Total W.B.C.: 13120/Cmm. with a relative leucocytosis of 72%.
E.S.R. (Westergren) : 75 mm. first hour.
The patient was put on complete bed rest and streptomycin injections and Isoniazid with Vitamin B Complex by mouth.
A tentative diagnosis of bilateral retinal cysts with albuminuric retinopathy was made.
After a few days it was decided to aspirate the cysts in one eye. The left eye cysts were aspirated. The aspirated fluid was straw coloured and chemical analysis indicated sugar 50 mgm. /l00cmm., proteins less than 3%. Cytology of the fluid did not indicate the presence of cells. The culture of the fluid was sterile. Intradermal Casoni's test was negative.
| Discussion|| |
Cyst formations along with detachment have frequently been reported in literature. Some of these cases have been found to occur in one eye by Ridley(1936) , (Weve (1936), Kurz (1938), and Jancke (1935). Weve (1936) reported 5 such cases where cystic formations were noticed in the far temporal periphery accompanied with retinal tears. Reports of infrequent occurrence of bilateral symmetrical cysts of the retina have appeared less frequently in literature by Kornzweig (1940), and Paine (1955).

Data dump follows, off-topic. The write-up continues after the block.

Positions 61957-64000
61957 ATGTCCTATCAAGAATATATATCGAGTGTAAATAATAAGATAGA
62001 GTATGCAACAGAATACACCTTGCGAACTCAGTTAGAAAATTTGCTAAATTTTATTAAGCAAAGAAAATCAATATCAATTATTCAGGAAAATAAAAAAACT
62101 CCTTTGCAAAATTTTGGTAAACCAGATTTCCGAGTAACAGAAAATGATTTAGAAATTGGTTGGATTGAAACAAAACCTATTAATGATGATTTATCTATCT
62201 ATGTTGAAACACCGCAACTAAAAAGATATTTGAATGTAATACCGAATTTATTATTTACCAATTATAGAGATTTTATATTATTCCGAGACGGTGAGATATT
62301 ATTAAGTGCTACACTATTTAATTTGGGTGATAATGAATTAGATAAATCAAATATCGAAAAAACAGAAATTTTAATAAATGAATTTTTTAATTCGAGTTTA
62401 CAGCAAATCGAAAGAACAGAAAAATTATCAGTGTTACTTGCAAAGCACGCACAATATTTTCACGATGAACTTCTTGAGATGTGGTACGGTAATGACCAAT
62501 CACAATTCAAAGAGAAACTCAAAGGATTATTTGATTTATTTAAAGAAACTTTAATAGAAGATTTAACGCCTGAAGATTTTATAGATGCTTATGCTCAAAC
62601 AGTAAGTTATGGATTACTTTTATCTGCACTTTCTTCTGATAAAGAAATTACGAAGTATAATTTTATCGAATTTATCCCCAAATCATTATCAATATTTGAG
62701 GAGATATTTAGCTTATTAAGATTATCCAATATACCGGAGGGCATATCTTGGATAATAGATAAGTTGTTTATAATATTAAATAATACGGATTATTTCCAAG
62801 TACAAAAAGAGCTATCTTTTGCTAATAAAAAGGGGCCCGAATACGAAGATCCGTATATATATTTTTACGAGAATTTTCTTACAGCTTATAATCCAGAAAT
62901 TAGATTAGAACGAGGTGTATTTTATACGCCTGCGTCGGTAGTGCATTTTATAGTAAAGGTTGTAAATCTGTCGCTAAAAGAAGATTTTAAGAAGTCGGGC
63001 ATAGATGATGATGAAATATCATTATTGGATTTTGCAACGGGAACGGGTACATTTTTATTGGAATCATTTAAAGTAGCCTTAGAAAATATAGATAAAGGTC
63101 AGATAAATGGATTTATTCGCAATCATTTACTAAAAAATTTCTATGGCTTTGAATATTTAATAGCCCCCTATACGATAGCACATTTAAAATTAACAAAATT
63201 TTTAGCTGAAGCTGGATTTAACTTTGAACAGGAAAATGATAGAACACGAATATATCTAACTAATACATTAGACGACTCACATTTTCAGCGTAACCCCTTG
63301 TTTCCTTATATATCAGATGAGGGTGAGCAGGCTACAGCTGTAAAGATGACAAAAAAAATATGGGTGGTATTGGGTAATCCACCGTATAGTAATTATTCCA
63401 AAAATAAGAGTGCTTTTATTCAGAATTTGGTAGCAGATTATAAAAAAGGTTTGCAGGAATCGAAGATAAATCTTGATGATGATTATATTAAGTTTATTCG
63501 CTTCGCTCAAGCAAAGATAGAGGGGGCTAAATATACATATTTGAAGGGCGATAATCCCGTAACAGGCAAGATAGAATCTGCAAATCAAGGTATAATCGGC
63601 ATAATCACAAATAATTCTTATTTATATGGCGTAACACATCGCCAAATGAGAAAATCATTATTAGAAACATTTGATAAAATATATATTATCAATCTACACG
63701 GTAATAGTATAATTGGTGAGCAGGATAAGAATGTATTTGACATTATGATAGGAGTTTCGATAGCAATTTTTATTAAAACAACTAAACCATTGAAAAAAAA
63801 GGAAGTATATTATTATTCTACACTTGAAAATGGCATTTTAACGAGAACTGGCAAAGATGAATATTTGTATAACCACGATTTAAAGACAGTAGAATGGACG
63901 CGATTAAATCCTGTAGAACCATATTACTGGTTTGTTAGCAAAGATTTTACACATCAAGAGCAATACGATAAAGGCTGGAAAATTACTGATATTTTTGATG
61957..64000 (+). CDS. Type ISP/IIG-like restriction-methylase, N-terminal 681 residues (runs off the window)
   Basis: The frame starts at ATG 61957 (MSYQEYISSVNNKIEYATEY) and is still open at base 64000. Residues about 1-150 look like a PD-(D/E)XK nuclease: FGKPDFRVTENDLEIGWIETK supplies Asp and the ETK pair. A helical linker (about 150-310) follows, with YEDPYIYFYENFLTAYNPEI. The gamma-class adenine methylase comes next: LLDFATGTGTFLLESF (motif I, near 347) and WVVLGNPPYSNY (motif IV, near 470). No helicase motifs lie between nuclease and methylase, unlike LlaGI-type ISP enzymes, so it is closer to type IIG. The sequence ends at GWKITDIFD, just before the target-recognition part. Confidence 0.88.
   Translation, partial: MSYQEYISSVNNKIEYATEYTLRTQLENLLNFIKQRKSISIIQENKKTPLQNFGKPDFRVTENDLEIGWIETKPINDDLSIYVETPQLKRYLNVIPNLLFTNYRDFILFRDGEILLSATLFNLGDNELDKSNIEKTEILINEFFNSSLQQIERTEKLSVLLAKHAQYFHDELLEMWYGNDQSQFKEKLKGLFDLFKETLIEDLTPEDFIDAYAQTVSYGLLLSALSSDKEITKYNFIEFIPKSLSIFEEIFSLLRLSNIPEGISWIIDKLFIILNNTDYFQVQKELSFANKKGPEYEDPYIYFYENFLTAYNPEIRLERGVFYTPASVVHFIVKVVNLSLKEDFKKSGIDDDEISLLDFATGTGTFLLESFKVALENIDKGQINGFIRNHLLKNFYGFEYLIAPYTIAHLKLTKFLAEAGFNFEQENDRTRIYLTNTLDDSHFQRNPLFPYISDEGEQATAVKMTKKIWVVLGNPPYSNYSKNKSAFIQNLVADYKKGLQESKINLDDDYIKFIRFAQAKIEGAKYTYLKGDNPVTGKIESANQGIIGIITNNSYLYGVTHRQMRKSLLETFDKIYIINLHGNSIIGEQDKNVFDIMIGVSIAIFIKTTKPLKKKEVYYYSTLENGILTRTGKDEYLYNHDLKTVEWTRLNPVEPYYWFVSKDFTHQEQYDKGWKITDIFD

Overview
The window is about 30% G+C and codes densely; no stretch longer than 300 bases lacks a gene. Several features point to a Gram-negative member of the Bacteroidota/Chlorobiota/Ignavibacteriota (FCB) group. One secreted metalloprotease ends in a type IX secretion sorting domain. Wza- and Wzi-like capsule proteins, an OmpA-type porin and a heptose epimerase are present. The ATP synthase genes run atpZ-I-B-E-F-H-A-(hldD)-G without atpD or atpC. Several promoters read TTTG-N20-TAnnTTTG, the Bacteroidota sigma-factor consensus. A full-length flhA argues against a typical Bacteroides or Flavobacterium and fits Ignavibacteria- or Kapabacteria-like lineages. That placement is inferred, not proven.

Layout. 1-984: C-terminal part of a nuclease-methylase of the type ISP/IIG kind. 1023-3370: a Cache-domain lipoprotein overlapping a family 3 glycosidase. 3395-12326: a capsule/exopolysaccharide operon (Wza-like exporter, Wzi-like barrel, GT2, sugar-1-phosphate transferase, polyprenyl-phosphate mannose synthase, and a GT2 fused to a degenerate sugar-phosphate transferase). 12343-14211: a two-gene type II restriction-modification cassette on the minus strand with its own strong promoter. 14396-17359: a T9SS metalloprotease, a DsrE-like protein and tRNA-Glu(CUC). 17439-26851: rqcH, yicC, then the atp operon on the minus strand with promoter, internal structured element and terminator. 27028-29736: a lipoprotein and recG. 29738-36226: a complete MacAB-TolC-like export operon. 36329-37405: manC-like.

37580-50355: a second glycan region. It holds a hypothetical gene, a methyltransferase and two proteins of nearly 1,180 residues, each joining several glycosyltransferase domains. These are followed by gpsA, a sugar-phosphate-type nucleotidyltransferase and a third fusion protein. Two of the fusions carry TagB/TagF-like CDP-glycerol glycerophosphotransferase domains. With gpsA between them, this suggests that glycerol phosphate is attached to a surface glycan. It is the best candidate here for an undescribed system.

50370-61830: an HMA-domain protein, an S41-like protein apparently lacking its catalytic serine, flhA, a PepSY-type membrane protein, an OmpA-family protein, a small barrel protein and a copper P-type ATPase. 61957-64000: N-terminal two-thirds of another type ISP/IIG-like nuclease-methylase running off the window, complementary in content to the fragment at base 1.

Pathogenesis of bilateral retinal cysts has been rather obscure. Kornzweig (1940), Roveda and Riva (1951) regarded them as physiological as long as they stayed as small spaces. Histologically these spaces commence in the inner nuclear layer. They enlarge gradually till they occupy the whole space between the inner and outer limiting membrane. It was also remarked by Wolff (195i) that these cystic spaces were more common on the temporal side where the teeth of the ora serrata were small. Their origin is attributed to lack of blood supply at that region. Teng and Katzin (1953), who studied a large number of normal eyes removed postmortem for the purpose of corneal grafting, showed that cystoid changes at the ora serrata are part of the ageing process and that confluence and/or dilation of the microcysts is of frequent occurrence.
Teng and Katzin strongly support the theory, introduced by Ochi (1927) that accommodation is responsible, by reason of the motility which it causes in the neighbourhood of the ora for the development of peripheral cystoid degeneration.
Cyst formation in the retina has also been attributed to retinal oedema, to a break down of new formed glia, after a difficult labour, iridocyclitis, perforating injuries - Fuchs (1905), degene- rative conditions - Nuel, in syphilitic retinochoroiditis - Murakami (1901) and glaucoma - Holmes, Spicer and Parsons quoted by Wolff (1951).
Retinal folds occasionally occur in the early life of the embryo, specially near the ora serrata. It is possible that in rare cases such a told persists in adult life and at some period the space between the two layers of the folds enlarges to become a cyst (Elwyn 1947) A bilateral symmetrical situation of such embryonic folds which later develop into cysts is possible.